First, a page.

As part of your research into courses at college or university, it is recommended you speak with disability support teams at the institutions you are considering. It might be that the support available differs between institutions, and this could make a big difference to where you apply to, or eventually choose to go! Open Days are a good time and place for this, or you can arrange a separate visit or meeting. Take a look at UCAS’ guide to preparing for an Open Day or campus visit.


How or when should I share information about my disability?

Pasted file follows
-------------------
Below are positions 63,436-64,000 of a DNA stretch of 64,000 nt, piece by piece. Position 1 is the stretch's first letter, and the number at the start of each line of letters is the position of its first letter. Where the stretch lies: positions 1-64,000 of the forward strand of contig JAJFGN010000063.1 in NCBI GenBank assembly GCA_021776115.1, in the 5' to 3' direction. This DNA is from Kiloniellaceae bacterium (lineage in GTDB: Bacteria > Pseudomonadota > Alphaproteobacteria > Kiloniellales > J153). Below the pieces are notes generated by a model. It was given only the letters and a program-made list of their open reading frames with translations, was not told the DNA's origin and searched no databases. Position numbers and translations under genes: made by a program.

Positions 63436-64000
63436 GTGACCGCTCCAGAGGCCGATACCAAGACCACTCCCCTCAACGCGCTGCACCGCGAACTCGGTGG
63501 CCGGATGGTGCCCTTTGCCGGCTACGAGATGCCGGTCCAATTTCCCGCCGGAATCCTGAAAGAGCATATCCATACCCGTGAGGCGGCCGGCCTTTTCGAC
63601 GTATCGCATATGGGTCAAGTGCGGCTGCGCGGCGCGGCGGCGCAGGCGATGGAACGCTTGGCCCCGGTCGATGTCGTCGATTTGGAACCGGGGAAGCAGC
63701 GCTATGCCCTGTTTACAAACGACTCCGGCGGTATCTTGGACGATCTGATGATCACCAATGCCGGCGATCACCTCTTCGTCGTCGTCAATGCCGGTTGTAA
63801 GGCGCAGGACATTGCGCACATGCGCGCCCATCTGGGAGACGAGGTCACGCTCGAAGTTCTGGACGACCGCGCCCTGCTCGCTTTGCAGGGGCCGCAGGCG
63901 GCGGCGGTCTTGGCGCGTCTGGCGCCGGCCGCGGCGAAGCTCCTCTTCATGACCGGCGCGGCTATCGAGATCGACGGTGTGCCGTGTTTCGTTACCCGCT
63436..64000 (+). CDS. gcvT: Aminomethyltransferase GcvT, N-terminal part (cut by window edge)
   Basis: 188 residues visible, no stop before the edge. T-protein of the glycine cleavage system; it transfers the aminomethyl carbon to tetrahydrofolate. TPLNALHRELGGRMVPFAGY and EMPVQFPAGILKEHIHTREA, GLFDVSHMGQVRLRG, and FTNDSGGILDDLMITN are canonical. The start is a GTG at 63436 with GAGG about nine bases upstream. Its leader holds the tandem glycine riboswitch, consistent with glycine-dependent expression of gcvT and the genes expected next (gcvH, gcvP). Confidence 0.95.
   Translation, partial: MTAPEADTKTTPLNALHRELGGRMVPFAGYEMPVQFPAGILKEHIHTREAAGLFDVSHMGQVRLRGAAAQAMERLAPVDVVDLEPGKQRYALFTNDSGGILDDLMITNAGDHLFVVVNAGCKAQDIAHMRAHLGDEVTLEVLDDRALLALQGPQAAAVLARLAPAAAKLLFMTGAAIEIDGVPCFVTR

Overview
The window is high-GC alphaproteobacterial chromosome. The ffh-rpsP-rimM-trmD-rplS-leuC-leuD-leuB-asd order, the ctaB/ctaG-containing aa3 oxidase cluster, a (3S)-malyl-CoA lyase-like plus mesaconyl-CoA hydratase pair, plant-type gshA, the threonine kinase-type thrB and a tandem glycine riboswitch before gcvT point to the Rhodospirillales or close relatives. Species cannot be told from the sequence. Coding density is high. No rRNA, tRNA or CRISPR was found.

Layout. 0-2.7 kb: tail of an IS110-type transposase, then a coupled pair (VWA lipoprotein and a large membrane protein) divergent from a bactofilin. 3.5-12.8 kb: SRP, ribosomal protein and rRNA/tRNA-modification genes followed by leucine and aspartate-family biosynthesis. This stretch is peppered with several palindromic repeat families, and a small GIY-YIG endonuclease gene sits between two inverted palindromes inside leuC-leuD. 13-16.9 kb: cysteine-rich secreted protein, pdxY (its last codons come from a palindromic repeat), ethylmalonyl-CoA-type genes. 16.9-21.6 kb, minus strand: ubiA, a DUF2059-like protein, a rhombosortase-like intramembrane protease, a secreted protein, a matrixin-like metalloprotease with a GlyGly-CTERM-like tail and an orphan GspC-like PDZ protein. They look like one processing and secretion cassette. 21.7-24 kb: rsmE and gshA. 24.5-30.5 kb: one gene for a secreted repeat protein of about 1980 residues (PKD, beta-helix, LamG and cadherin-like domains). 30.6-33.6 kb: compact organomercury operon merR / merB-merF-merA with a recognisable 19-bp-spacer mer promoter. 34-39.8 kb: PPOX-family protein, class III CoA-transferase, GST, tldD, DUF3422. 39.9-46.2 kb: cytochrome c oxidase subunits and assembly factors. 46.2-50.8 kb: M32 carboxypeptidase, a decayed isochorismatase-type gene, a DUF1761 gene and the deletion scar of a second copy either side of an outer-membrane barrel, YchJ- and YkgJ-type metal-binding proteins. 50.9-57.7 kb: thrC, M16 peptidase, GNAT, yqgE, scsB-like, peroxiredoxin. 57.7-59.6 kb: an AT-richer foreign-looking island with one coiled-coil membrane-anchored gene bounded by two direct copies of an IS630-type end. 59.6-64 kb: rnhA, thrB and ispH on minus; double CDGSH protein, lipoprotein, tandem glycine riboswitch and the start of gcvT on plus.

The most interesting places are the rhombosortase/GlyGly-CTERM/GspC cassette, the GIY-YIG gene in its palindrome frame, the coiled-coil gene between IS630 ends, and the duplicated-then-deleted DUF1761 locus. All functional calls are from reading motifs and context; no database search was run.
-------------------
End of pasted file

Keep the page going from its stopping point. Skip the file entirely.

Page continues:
It is completely up to you if you would like to share information about your disability. You can share this information at any stage of your college or university course.

However, it can be helpful to speak with colleges and universities about putting support in place before starting your studies. This can help to make the start of college or university as smooth as possible.

You can advise colleges and universities of your disability in your application. This can be done by completing the relevant section on your UCAS or college application form for disability and additional support. You can also note details in your personal statement or in the academic statement from your school. You might also like to make contact directly with the university or college during the application stage to discuss this further.